About 25 years ago astronomers kicked off what would come to be called the “exoplanet revolution” with the discovery of the first alien world orbiting another sunlike star. As the pace of discovery quickened and new data came pouring in, it became clear that the cosmos is awash in planets—big planets, small planets, planets broiled by their stars or frozen in the outskirts of their systems and, overwhelmingly, planets that in size and orbit are unlike anything we have in the solar system. In the span of just a quarter-century, humankind went from knowing essentially no worlds beyond our solar system to having thousands in our catalogs. Yet even with all this progress, we still remain in the dark about the true nature of most of these worlds—and their possibilities for life. Absent some breakthrough in physics that allows practical interstellar travel, it appears unlikely we will ever visit any exoplanet, let alone several, so definitive answers to our fundamental questions about them have long seemed beyond our reach.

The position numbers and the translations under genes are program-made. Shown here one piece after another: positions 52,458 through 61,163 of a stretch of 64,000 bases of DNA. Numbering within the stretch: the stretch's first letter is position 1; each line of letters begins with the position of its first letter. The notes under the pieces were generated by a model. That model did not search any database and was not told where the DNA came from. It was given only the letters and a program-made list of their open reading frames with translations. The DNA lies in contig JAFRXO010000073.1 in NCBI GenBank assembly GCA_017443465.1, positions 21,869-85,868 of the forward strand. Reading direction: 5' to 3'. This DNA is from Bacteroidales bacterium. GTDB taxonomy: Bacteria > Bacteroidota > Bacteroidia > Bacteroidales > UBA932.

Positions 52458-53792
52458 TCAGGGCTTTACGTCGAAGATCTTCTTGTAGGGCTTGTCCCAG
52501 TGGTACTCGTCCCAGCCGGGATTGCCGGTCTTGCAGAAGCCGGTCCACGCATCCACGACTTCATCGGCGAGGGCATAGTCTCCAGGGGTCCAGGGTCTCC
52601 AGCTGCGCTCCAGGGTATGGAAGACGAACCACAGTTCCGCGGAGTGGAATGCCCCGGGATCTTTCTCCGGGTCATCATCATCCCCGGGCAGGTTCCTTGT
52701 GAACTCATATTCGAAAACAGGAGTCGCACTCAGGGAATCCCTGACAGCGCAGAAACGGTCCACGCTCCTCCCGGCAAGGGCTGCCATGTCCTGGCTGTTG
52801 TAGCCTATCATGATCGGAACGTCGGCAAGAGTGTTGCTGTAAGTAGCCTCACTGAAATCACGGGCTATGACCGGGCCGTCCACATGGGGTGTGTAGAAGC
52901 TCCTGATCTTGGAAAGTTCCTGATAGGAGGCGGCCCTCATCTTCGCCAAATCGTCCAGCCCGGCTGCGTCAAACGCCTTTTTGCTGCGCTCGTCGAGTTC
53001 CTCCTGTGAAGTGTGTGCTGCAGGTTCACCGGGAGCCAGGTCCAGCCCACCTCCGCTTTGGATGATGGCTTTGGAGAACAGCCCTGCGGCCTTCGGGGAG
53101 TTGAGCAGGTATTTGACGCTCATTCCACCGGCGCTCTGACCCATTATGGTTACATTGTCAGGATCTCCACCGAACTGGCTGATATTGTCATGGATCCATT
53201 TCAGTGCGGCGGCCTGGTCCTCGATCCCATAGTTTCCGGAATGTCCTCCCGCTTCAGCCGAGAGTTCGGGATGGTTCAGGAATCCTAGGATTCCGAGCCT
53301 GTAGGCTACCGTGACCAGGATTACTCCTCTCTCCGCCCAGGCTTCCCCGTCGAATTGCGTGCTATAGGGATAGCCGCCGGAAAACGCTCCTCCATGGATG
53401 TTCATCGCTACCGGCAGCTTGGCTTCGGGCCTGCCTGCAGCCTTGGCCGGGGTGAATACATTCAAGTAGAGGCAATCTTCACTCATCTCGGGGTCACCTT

Now, however, new technologies and collaborations are taking the exoplanet revolution a surprising step further—not out to the stars but rather into the depths of cutting-edge plasma physics laboratories. Using football-field-sized lasers, warehouse-sized electromagnets and other extreme machines, scientists from across disciplines are bringing some of their loftiest questions about exoplanets down to Earth, abandoning telescopes to gain deeper, more direct views into the hearts of alien worlds.